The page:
Alone Time

By Scott LaFee

April 10, 2019 7 min read

If you're reading this, you're not alone, but you may be lonely. A national poll asked adults 50 to 80 years old about their "health, health behaviors and experiences and feelings related to companionship and social isolation."

One in 3 said they felt a lack of companionship (26% said some of the time; 8% said often), and 27% reported feeling isolated from others during the past year.

Women were more likely than men to report feeling a lack of companionship. People who were not working or who were from households with annual incomes under $60,000 were more at risk, as were those who had children at home or lived alone. People between the ages of 50 and 64 reported feeling lonelier than people ages 65 to 80.

Body of Knowledge

During pregnancy, a woman's brain shrinks, but that's a good think. The affected regions of the brain are involved in processing and responding to social signals. Researchers say when mass diminishes, the result is that new mothers' brains become more efficiently wired, boosting their ability to interpret infants' needs and emotions and thus increasing maternal attachment. The shrinkage is temporary, lasting two years or so before the brain regains its full size again.

Get Me That, Stat!

One in 4 people who take prescriptions have trouble affording them, according to a poll by the Kaiser Family Foundation. The people most affected tend to be ages 50 to 64, who take more medications than younger people but aren't old enough to qualify for prescription coverage through Medicare.

The poll also found that 30% said they didn't take medicines as prescribed at some point in the past year due to cost.

Never Say 'Diet'

The Major League Eating record for Peeps, those adorable, animal-shaped marshmallow candies, is 255 in five minutes, held by Matt Stonie.

Best Medicine

Patient: "Doctor, I think I'm suffering from memory loss."

Doctor: "Have you ever had it before?"

Observation

"If a doctor treats your cold, it will go away in 14 days. If you leave it alone, it will go away in two weeks." — Gloria Silverstein

Medical History

This week in 1972, a U.S. patent was issued for a smoking deterrent that resembled a cigarette package and produced simulated coughing sounds when touched. According to the patent abstract, "The simulated coughing noises are produced from a battery-driven disk recording played through a miniature loudspeaker in the package. A unique actuating lever arrangement enables the almost instantaneous replaying of the record each time the package is moved."

Perishable Publications

Many, if not most, published research papers have titles that defy comprehension. They use specialized jargon, needlessly complex words and opaque phrases such as "nonlinear dynamics." Sometimes they don't, and they're still hard to figure out. Here's an actual title of actual published research:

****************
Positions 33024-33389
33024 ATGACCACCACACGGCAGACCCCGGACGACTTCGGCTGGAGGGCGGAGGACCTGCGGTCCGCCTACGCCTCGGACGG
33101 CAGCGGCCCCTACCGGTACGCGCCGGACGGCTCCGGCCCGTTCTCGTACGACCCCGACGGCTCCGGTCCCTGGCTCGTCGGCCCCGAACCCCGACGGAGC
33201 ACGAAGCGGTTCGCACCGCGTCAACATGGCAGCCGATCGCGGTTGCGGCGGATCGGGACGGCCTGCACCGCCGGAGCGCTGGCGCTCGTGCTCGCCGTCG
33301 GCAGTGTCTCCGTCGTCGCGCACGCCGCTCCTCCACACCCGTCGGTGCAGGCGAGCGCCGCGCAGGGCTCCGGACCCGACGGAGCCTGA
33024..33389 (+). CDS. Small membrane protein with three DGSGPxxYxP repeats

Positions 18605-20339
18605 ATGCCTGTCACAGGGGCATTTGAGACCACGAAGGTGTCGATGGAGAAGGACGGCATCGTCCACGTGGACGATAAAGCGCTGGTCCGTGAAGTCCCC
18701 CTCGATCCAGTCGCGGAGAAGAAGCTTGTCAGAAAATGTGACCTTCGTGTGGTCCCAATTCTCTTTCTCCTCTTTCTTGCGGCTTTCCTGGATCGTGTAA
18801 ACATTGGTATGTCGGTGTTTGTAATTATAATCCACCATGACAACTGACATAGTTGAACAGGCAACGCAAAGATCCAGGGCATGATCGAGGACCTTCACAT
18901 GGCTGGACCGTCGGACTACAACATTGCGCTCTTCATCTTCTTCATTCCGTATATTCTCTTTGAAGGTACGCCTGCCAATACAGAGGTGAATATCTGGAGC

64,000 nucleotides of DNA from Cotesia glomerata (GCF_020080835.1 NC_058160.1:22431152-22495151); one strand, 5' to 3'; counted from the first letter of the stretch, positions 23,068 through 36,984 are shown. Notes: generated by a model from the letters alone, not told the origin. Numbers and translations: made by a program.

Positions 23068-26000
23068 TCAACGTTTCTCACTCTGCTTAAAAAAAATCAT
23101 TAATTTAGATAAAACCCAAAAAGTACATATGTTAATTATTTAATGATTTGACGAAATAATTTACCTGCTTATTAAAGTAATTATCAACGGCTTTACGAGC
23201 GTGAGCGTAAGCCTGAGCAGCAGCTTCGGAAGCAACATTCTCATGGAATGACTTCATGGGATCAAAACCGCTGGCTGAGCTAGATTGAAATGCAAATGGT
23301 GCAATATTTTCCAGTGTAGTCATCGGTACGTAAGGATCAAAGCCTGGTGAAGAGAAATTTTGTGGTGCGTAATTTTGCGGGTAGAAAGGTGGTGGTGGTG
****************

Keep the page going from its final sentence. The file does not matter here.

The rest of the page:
"How to commit a perfect murder" by Mark Cooney. International Journal of Law, Crime and Justice. 2015.

Cooney, a sociologist at the University of Georgia, doesn't actually offer a how-to guide but rather describes the social and legal variables that sometimes allow killers to get off without any punishment at all.

Med School

Q: How many blood groups in the ABO system?

A: There are four groups: A, B, O and AB. But there are many more types, depending upon whether blood is Rh positive or Rh negative or has markers for more than one group. Thus, there is O-positive and O-negative blood; A-positive and A-negative; B-positive and B-negative; and AB-positive and AB-negative. O-positive and A-positive are the most common blood types, at 38% and 34% of the U.S. population, respectively. AB-negative is rarest, at 1%.

Sum Body

Here are 10 diseases you can get from your dog or cat. Look them up. Some are more common than others. In some cases, your pet is simply the vector. Many involve worms.

1. Toxoplasmosis

2. Toxocariasis

3. Cutaneous larva migrans

4. Plague

5. Cat-scratch disease

6. Lyme disease

7. Methicillin-resistant Staphylococcus aureus

8. Pasteurella

9. Brucellosis

10. Leptospirosis

Fit to Be Tried

There are thousands of exercises, and you've only got one body, but that doesn't mean you can't try them all:

Squats increase lower-body and core strength and help flexibility in the lower back and hips. Because they involve big muscles, squats burn lots of calories. Start by standing straight, feet slightly more than shoulder width apart. Arms at your sides. Keeping your chest and chin up, push your hips back and bend your knees as if you're going to sit in a chair.

Make sure your knees don't bow inward or outward. Drop down until your thighs are parallel to the ground. You can position your arms comfortably in front of you or raise them parallel to the ground as you bend your knees. At lowest position, pause for one second. Then extend your legs and return to the starting position.

Do three sets of 10 reps, building up to 20.

Curtain Calls

In 1994, Emil Kijek hit the first hole-in-one in his 79-year-old life at a course in Rehoboth, Massachusetts, where he had played for more than 30 years. Jubilantly, he proceeded to the next tee, where he suddenly collapsed and died of a heart attack.

One year later on the other side of the country, 83-year-old Peter Sedore hit a hole-in-one at his local course in Hemet, California. It was his 18th hole-in-one, but the thrill proved just as fatal. Sedore shouted, "Hooray, number 18!" and then collapsed in the arms of his golf partner, dead from an aneurysm.

To find out more about Scott LaFee and read features by other Creators Syndicate writers and cartoonists, visit the Creators Syndicate website at www.creators.com.

Photo credit: at Pixabay

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